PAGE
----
Growing up, most children would be told how to sit, stand, and walk properly. As kids, there is no need for correctly padded running shoes, no need for ergonomic chairs for back pain, simply because as children, we are still adapting to the world. Maybe it is because of the environment, the food, the furniture, but even with all the things we are told, we do what we feel is comfortable. We slouch, we drag our feet, we lean on our side, and we sit at the oddest angles.
This in turn has become a habit, affecting our body alignment, and bringing it back to what is considered as a healthy posture seems unachievable. Executive office chairs could help but if it is not designed as office chairs for back pain, it may not have much effect.
Now, having the wrong body alignment may not matter much especially for the young, however, keeping the wrong posture as we grow older can have adverse effect on our health, and we are not only talking about back pain and fatigue. A misaligned body can also result in respiratory issues, digestive issues and/or headaches.
Can We Fix It?
The simple answer? Yes! With some awareness and with effort put into it, getting your body to re-learn proper body alignment can be achieved. Even if you do not have access to a yoga or pilates instructor, or even a pilates exercise chair, there are ways to set your posture to a healthy stance.
Before we talk about the exercises and techniques, let us learn how to assess the alignment our body is currently in. That way, we would know what to work on.
How to Check Our Own Posture
Here is where your “mirror selfie” skills will come into play. Don’t worry, we are not asking you to post it in social media (unless you want to).
First, in the comfort of your home, wear something that can show your shape, something that will show the symmetry of your stance. Once you have that covered, using a crayon, mark a full length mirror with a vertical line right in the middle, and a horizontal line about the height of your shoulders. Yes, after the assessment, you can erase those lines from your mirror.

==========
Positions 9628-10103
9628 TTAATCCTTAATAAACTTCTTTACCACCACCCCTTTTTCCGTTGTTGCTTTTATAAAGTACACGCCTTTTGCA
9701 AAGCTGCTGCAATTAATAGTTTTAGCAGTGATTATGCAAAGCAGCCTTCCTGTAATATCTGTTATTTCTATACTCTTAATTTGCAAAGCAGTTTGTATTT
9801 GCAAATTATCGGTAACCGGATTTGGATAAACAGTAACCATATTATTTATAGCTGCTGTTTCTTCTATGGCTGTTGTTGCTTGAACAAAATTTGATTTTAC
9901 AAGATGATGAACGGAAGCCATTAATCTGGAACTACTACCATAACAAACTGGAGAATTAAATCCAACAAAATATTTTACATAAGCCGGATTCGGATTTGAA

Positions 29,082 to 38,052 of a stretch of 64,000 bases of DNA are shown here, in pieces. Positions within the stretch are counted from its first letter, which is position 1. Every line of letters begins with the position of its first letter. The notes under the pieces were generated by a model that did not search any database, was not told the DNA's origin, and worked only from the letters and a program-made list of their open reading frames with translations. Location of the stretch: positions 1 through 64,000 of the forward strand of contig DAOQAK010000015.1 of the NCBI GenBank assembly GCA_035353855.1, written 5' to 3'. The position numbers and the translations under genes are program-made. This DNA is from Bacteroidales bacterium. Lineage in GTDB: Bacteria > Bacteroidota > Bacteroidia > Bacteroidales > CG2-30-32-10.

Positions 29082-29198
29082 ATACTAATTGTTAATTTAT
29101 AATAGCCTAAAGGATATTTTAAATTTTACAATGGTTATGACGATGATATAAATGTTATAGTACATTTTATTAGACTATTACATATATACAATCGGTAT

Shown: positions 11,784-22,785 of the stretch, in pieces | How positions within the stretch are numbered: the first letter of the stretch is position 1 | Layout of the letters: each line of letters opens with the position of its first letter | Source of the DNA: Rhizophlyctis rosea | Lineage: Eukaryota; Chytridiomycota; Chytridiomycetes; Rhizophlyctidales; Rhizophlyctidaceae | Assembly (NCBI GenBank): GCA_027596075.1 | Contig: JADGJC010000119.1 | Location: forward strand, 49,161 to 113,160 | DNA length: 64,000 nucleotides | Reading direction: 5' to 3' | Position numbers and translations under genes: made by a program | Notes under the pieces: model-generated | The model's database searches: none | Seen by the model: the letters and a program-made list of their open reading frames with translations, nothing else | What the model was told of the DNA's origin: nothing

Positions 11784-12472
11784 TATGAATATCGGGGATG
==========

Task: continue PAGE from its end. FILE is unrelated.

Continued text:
Now, you can take several mirror selfies of yourself. On the first one (facing the mirror), the intersection of the cross should be aligned to where your collarbones converge. The second picture (side), the intersection should be on your armpit. You do not need to fix your posture at this point just to get a “good” posture, remember, this is just an assessment.
Guidelines for Proper Posture
Now that you have taken your pictures, you can check how you fare.
For the front facing picture, the vertical guideline should symmetrically intersect your body, head to foot. Shoulders should be even based on the horizontal guideline. Big deviations from these are misalignments that need to be corrected.
For the side-view picture, the correct alignment should be: vertical line should intersect the ear, front armpit, and the rest of the torso, lower legs should be behind the line as the top half of the body should be aligned with the feet for balance.
The Deviations from Proper Alignment
If the vertical line is closer to the rear than the rest of the body, it means that your hips are pressed forward. A lower-crossed syndrome is when your back has an excessive curve, pushing your pelvis and stomach to the front. Rounded shoulders are characterized by shoulders hunched forward and the vertical line aligned to the back of the armpit instead of front. A forward head carriage will be indicated by the ear away from the vertical line and hyperextended neck.
An upper crossed syndrome is a combination of rounded shoulders and forward head carriage. A head tilt will show u where your head is “tilted” to one side. Uneven shoulders will show up more clearly when compared to the horizontal line on the mirror.
If you saw any of the deviations, stretching and strengthening exercises can help you fix them. And to help you fix the alignment of your body, a proper ergonomic chair will be helpful.